The Hodags were good at being loud. We were good at being crazy. We were good and jamming our bodies in a mob and screaming absurdities until we lost our voices. We were good at freaking out at all the right times. At that point, we weren’t great about constructive sideline communication. On Sub Zero, my CUT teammates made me a better player when I was on the field. They told me where the disc was on defense and when I was hot. They cheered for me when I denied my man an under and fired me up when my legs started to go. The feedback and insight I got when I came off the field helped me develop into a cerebral player, someone focused on the details while always remembering the big picture: every time you step on the field, get better.

The CUT influence on the Hodags cannot be overstated. Of course they pushed us to be our best. They forced us around the track for another 200 and told us we had another rep in us when it seemed we were spent. But we also borrowed and stole from them, unabashedly. They had good ideas, and we took them. And guess what, it worked.

The joke with CUT was that the team you saw during the regular season was not the team that showed up at Regionals. They’d come to Stanford or Centex in white, v-neck t-shirts they decorated themselves and go 4-2 or 3-3. Pretty underwhelming for a team with their talent. Their rookies would get a bunch of run and in general they seemed vaguely apathetic about winning. I think I’ve only lost once to Carleton in a non-Regional game. They had a plan, a trajectory for the season that said, early tournaments don’t matter, let’s improve and keep our eye on the prize.

At Regionals, everything was different. They had slick-looking jerseys and made their annual sacrifice to the Midwest weather gods. The rain fell and the wind blew hard, but CUT was fast; their throws were crisp and they were ready to win.

Winning Nationals will always be the highlight of my Ultimate career, but I’ve never been as happy on an Ultimate Field as when we finally beat CUT at Regionals. The weather was so horrible that the University of Iowa closed their fields. We played the game, Regional Finals, essentially squatting at a city park where the dandelions came halfway up our shin. The game could’ve been on the moon, it didn’t matter. To make the stakes even higher, our win over them at the previous year's prequarters meant that only one team was going to Natties. 2 teams enter, 1 team leaves.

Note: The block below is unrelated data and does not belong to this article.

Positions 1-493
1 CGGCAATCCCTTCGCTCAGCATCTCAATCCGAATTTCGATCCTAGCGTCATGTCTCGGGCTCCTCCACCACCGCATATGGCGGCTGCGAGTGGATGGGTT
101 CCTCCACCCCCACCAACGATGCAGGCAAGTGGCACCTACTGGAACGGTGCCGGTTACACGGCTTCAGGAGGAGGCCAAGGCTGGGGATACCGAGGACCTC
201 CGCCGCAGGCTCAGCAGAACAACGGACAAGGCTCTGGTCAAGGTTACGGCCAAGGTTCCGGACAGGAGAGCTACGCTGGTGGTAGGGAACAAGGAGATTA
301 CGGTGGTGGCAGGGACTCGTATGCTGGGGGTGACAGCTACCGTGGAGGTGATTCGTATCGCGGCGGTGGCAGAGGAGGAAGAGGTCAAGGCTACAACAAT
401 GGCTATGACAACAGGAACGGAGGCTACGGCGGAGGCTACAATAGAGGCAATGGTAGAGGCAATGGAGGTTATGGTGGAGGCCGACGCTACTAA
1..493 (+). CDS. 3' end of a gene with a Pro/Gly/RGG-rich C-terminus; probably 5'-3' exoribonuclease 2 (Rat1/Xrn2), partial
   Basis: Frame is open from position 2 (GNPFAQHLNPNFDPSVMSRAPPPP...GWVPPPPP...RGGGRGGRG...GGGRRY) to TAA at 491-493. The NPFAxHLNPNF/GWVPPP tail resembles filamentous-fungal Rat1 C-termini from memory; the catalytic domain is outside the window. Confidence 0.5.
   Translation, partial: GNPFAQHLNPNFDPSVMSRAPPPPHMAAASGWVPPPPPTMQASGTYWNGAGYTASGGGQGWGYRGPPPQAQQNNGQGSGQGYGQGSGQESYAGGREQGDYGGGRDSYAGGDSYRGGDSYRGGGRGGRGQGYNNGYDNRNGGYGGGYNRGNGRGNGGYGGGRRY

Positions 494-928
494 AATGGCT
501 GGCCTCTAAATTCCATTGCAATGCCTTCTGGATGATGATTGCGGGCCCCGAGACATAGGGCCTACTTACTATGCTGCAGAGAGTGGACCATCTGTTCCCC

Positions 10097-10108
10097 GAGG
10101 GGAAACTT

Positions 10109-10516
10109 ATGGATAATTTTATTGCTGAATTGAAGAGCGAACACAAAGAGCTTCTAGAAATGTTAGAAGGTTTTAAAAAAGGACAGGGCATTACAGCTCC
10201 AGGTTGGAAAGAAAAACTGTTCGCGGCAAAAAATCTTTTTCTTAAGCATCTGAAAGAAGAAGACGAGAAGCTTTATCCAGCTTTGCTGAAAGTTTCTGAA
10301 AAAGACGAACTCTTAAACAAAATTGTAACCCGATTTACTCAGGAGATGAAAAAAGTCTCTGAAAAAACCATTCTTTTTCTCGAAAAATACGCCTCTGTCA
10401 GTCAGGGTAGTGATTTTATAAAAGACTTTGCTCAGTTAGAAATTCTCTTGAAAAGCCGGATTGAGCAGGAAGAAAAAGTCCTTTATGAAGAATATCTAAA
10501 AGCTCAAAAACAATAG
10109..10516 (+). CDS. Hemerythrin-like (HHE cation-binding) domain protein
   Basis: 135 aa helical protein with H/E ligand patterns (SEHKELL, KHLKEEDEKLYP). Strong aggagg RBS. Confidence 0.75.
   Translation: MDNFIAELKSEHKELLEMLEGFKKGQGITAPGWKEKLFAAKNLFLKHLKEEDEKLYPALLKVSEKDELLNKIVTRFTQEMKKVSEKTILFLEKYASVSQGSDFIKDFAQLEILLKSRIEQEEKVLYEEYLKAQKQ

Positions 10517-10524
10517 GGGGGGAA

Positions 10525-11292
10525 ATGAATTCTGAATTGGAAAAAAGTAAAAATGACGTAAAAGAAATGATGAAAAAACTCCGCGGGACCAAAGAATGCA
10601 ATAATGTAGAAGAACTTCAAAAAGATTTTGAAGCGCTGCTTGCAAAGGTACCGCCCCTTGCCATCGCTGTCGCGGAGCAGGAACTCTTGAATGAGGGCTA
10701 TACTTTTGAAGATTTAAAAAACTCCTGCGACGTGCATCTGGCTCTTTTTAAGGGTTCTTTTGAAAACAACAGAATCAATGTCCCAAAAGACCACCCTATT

The game had everything. Lead changes, amazing grabs, great blocks, upwind goals and a fair dose of controversy. The sidelines were packed and alumni were racing onto the field after scores as though they were playing in the game. When the dust settled, we had won by 3, scoring an upwind break to take the game 15-12. I was elated. I found my best friend and co-captain Tom Burkly and hugged him as though he just returned from war. “ I can’t believe we did it. “ he said, “I can’t believe we finally beat them.”

It was hard to imagine what the CUT players felt. We shook hands and hugged after the game, but something that year was different. We had ended their season. In other years, when we had lost, we still had nationals. We had beaten Iowa or someone else to make it to she show. Sure the loss hurt, but we had more to play. I realized that Nationals wouldn’t be the same without CUT there. It would be watered down, less intense and less vibrant without those crazy CUTboys.

I watched as the CUT players, friends, families embraced each other much the same way that we were. Obviously, there were more smiles on our sideline than theirs, but there was something almost uncanny in the similarity of each teams’ reaction. There was a realization that maybe this was it. This was the game, this was the opponent. This was why we played.

Many Hodags and CUTboys have chosen to mark their bodies with their team logo. Many haven’t. I got one and I see it every day. But even if I didn’t have it I would still remember. I remember my teammates. I remember the workouts and practices, the tournaments and games, the wins and losses. I remember what it feels like to be pushed to be your best, and I remember our rivals.

The CUT community lost 3 brothers on Friday and it sucks. It hurts and it doesn’t make sense. I didn’t know the players personally and haven’t overlapped with any college players for some time now. But I can picture them in my head. I can see their faces in teammates past and present. I imagine that they brought the same fire, smarts and relentless energy that’s become a defining characteristic of every CUTboy I’ve played with and against.

We, Wisconsin, mourn your loss. But we celebrate our rivalry and remember it every day.

Hodag Love to Cutboys everywhere.

The real grieving, the kind when you realize time refuses to stop and the world in all its capriciousness demands to keep going, hasn't even begun yet. Having grieved like this before, I know this, and the thought now is sickening.